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Another Human Powered Vehicle Part 11 - The Frame

Making a frame stiff but ultra light

by Julian Edgar

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At a glance...

  • Design
  • Tubing sizes
  • Deflection testing
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This article was first published in AutoSpeed.

When designing a Human Powered Vehicle, it’s one fight over weight after another. We’ve already covered in an earlier part of this series how weight of the machine has increased, seemingly without the addition of any parts! So when it came to designing the frame, keeping the weight low was an absolute priority.

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As with the suspension arms already covered, the frame was built from thin-wall chrome-moly steel tube, brazed together with nickel-bronze rods. If you haven’t worked with chrome moly tube before (and I hadn’t), the tubing is incredibly strong for its weight. And, despite having wall thicknesses of only 0.9mm or 1.2mm, it’s very easy to braze together.

Frame Design

In all vehicles, the frame (or chassis or monocoque, depending on the type of construction), locates and supports the engine and suspension. (Of course, it also locates and supports the occupants, but they’re not the items creating the biggest forces.) To achieve these traditional functions, the frame has to accept the:

1.  input of loads from the suspension - loads which include propulsion, braking and cornering forces

2.  forces generated by the engine – torsional drive forces, and static and dynamic weight forces

3.  vertical weight of the vehicle (normally achieved by supporting the top of the springs)

Because of the wide spacing of the suspension chassis attachment points, spring mounts and engine mounts, the frame usually needs to be quite extensive.

But in the HPV being designed here, the situation, although apparently similar, is actually very different.

Firstly, the heaviest load that has to be borne is the occupant – the rider typically weighs four times as much as the unladen vehicle!

Secondly, with the semi-leading front suspension and the rear trailing arm suspension described earlier in this series, the braking/cornering/propulsion loads are all being fed into one small area of the frame. Why? Well, the front semi-leading arms have their chassis pivot points located near the centre of the machine, while the long rear trailing arm suspension also has its pivot points located near the centre of the machine. (Furthermore, another high load input – the anti-roll bar mounts – are located in the same area!)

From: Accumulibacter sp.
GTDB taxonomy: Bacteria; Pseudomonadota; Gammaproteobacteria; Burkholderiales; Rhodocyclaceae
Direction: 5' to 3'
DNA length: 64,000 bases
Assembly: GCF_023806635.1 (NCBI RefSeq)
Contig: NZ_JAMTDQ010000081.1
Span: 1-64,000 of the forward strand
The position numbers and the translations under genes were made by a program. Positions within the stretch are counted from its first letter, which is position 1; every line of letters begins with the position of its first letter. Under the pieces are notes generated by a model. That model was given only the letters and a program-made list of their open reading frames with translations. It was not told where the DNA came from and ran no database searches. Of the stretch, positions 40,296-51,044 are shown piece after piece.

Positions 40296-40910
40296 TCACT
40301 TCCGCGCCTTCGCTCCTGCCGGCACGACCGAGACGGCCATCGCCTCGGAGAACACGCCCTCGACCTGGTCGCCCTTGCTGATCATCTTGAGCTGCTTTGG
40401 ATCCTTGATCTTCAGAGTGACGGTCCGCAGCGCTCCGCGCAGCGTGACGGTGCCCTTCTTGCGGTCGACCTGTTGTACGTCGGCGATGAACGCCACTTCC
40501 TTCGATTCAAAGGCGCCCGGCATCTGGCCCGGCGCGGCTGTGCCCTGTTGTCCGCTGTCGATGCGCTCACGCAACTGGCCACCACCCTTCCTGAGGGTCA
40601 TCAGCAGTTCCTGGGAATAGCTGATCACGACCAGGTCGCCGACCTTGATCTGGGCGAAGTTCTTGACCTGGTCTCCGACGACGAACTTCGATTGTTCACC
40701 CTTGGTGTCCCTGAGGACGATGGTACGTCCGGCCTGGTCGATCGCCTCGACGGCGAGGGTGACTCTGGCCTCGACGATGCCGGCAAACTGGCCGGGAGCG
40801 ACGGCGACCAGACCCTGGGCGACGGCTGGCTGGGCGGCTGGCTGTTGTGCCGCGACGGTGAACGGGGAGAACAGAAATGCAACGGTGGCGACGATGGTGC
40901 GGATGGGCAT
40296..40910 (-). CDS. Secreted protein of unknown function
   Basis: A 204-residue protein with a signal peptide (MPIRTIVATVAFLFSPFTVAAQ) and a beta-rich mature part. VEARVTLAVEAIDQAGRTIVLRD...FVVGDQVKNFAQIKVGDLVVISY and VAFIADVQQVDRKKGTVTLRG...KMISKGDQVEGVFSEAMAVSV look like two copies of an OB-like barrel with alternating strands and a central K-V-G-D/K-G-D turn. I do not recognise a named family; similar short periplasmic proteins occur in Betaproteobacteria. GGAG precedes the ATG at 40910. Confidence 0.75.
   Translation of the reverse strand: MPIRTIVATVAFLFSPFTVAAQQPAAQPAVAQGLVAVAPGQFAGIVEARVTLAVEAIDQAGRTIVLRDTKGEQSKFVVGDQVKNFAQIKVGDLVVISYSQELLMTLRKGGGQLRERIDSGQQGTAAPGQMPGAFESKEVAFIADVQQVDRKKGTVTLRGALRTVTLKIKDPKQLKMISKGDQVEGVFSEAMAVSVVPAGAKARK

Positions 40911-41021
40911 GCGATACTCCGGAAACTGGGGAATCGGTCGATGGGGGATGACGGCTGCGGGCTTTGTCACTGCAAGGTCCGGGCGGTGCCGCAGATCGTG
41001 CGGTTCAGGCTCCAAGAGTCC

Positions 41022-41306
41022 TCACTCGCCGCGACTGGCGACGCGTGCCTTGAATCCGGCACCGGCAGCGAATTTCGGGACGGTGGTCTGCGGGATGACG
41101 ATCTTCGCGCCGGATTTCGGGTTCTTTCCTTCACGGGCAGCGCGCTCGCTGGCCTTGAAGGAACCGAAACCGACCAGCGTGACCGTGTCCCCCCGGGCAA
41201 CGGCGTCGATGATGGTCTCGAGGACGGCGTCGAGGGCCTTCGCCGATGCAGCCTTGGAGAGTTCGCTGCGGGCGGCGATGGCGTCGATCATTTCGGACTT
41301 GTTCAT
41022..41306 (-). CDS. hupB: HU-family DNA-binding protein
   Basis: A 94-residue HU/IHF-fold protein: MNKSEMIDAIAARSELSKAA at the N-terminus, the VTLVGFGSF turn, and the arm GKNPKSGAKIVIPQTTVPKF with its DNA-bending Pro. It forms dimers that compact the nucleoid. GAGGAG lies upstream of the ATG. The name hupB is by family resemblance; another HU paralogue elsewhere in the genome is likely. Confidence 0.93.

So to cope with front and rear suspension force inputs, the HPV frame needs to be little larger than a shoebox – all the suspension cornering/braking/propulsive forces are being fed into one area. This approach was deliberate – there was a major weight saving achieved by needing only one small area of strong frame structure to support the suspension input loads.

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But what about the big load – that of the rider’s weight? Before we can discuss that, we need to talk about the seat. The seat design being used is a Greenspeed ‘Ergo’ seat. It comprises two parallel 19mm (¾ inch) x 0.9mm tubes bent into the curved shape of the seat. The two parallels are supported by tubular cross braces while the synthetic fabric material of the seat is stretched between the parallels, making a kind of hammock. As the name suggests, in a recumbent HPV the rider is semi-recumbent, in this case having a reclined angle of about 35 degrees to the horizontal. (This pic shows a bunch of Ergo seat frames.)

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So the seat takes the rider’s weight (and also reacts against the pedalling pushes!) but what supports the seat? The 19mm (¾ inch) x 0.9mm tubing of which the seat is made isn’t strong enough to cope on its own with the rider’s weight – it needs further support. In the Greenspeed designs, this support is provided by a large diameter main backbone that extends from the pedals to just ahead of the rear wheel. One support for the seat is near its leading edge; the others comprise struts that go down to the rear axle (arrowed).